Save for two games that Louisville won by more than 30 points, he still scored at least 10 points in every game this season. But he became a much better team player this year and ended up becoming a much more efficient scorer in the process.
2. Jabari Parker, Duke
Season stats: 19.1 PPG, 8.7 RPG, 1.2 BPG, 1.1 SPG, 111.7 offensive rating
Team success: Duke entered the NCAA tournament with a 26-8 record but was immediately eliminated by No. 14 seed Mercer. Despite being ranked in the top five in adjusted offensive efficiency for the entire season, Duke failed to win the ACC regular-season or conference tournament title for a third straight year.
Memorable moments: Jabari Parker opened the season by scoring 21 or more points in seven consecutive games. He finished the regular season with six straight double-doubles and a season-ending, career-high 30 points against North Carolina.
Case for Naismith Award
Aside from Howard's James Daniel—jot that name down as a mid-major player to watch over the next few years—Jabari Parker led all freshmen in percentage of possessions used (subscription required) at 31.8 percent. Parker was the only freshman to rank in the top 60 in offensive rating (subscription required), checking in at 29th nationally among players used on at least 28 percent of possessions.
Perhaps most impressive about Parker's accolades, though, is that he accomplished them while playing out of position.
Both Parker and Andrew Wiggins will likely serve as small forwards in the NBA. But Wiggins had the luxury of spending a year in that role with Joel Embiid, Perry Ellis, Tarik Black and Jamari Traylor to play the 4 and 5 for Kansas.
For most of the season, Parker was Duke's de facto center. His jump shot came and went throughout the year, but that's somewhat to be expected since he spent most defensive possessions guarding and rebounding against the opposing team's power forwards and centers.
If he comes back for another season with Jahlil Okafor around to handle all of the heavy lifting in the paint, it wouldn't be a surprise to see him win the 2015 Naismith Award by putting up the type of numbers that Kevin Durant did in his one year at Texas—25.6 PPG, 11.3 RPG, 47.4 percent from the field and 42.1 percent from three-point range.
And speaking of Durant, his 2007 Naismith Award represents the only time in the past 13 years that the winner's team didn't at least advance to the Sweet 16. Not since David Robinson won the 1987 Naismith Award has the winner played for a team that failed to win a single tournament game.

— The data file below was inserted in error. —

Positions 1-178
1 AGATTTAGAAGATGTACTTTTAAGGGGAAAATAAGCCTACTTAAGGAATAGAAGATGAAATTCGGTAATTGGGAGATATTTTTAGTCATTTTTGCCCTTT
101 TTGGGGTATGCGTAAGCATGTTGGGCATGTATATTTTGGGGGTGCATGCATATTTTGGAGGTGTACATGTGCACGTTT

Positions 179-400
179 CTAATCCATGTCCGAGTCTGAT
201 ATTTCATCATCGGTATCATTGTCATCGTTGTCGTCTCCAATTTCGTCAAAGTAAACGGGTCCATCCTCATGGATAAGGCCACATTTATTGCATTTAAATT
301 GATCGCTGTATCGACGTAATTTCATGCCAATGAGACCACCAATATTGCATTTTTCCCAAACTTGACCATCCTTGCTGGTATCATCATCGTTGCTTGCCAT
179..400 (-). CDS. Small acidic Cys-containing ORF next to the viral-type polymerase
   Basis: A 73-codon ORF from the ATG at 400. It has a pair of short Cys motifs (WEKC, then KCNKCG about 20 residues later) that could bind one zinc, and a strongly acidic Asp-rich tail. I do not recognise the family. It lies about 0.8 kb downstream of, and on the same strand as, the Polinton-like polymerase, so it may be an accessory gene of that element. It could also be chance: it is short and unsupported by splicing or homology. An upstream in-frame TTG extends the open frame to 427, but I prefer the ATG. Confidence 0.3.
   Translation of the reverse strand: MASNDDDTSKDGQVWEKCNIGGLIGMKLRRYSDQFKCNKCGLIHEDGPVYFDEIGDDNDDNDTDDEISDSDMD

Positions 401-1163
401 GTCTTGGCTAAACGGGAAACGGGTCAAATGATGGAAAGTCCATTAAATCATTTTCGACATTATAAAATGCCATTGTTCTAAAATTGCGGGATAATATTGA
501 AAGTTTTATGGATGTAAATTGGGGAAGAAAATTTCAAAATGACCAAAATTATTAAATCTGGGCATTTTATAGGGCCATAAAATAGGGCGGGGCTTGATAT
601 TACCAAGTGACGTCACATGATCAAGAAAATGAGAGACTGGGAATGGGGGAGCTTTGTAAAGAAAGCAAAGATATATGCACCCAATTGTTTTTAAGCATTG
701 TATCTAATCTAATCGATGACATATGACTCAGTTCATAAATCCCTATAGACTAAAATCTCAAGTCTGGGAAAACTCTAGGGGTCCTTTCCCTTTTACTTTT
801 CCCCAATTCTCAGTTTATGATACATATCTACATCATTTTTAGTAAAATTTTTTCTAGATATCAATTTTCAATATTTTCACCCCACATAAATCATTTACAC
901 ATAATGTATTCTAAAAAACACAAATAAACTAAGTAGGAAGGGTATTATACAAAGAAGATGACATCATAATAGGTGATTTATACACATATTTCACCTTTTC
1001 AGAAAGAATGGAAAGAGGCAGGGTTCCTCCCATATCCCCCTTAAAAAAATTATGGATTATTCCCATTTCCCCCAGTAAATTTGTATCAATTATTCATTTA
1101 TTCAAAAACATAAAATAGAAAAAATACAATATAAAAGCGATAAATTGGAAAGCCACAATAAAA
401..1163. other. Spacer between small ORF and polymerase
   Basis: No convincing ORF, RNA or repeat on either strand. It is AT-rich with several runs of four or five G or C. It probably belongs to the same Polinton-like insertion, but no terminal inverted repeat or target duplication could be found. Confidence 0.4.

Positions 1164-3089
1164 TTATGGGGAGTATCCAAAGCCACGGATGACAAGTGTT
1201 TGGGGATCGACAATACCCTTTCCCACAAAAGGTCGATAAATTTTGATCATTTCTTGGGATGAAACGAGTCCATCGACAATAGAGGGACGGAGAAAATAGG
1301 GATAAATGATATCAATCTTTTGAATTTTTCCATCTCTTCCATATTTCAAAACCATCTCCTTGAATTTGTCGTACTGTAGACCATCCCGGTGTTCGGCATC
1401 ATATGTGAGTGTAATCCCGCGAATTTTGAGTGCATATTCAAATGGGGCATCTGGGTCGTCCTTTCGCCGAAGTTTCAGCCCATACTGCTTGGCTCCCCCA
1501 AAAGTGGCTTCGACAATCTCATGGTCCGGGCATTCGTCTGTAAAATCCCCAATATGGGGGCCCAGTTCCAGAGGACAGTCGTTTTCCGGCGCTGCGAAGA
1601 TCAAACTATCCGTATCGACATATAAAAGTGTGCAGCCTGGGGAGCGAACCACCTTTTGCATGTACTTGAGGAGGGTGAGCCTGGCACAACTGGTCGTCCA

Duke's loss to Mercer won't be the only reason Parker fails to win the award, but it certainly didn't help matters, either.
1. Doug McDermott, Creighton
Season stats: 27.0 PPG, 7.1 RPG, 1.6 APG, 125.0 offensive rating
Team success: Creighton entered the NCAA tournament with a 26-7 record and has been ranked No. 1 in adjusted offensive efficiency for virtually the entire season.
Memorable moments: Doug McDermott has topped 30 points in a game 13 times (so far) and scored 45 points on senior night. He hit the game-winning shot with five seconds remaining against Saint Joseph's and the game-winning three-pointer with two seconds remaining in a tie game against St. John's.
Case for Naismith Award
Let's be honest: At this point, the voting is just a formality. We pretty much unanimously agreed months ago that McDermott will win every "Player of the Year" award known to man.
Whether you like per game or per possession metrics, Dougie McBuckets ruled the world. McDermott led the nation in both points per game and offensive rating among players used on at least 28 percent of possessions—meaning he was most efficient among players most frequently asked to do the scoring.
McDermott ranked second in the nation (subscription required) in percentage of the team's field-goal attempts taken when he was on the court. Despite taking 38.8 percent of the shots when he was out there—and despite everyone on the other team knowing darn well that Creighton wanted to get him the ball—McDermott still shot an unreal 52.7 percent from the field and 45.5 percent from three-point range.
His shooting percentages were better in each of the previous two years, but he has taken about 100 more shots this year—and did so against much stiffer competition in Creighton's first year in the Big East.
The four-year college basketball juggernaut is going the way of the VCR, but this senior will be taking home all of the hardware in a year in which freshmen dominated most of the headlines.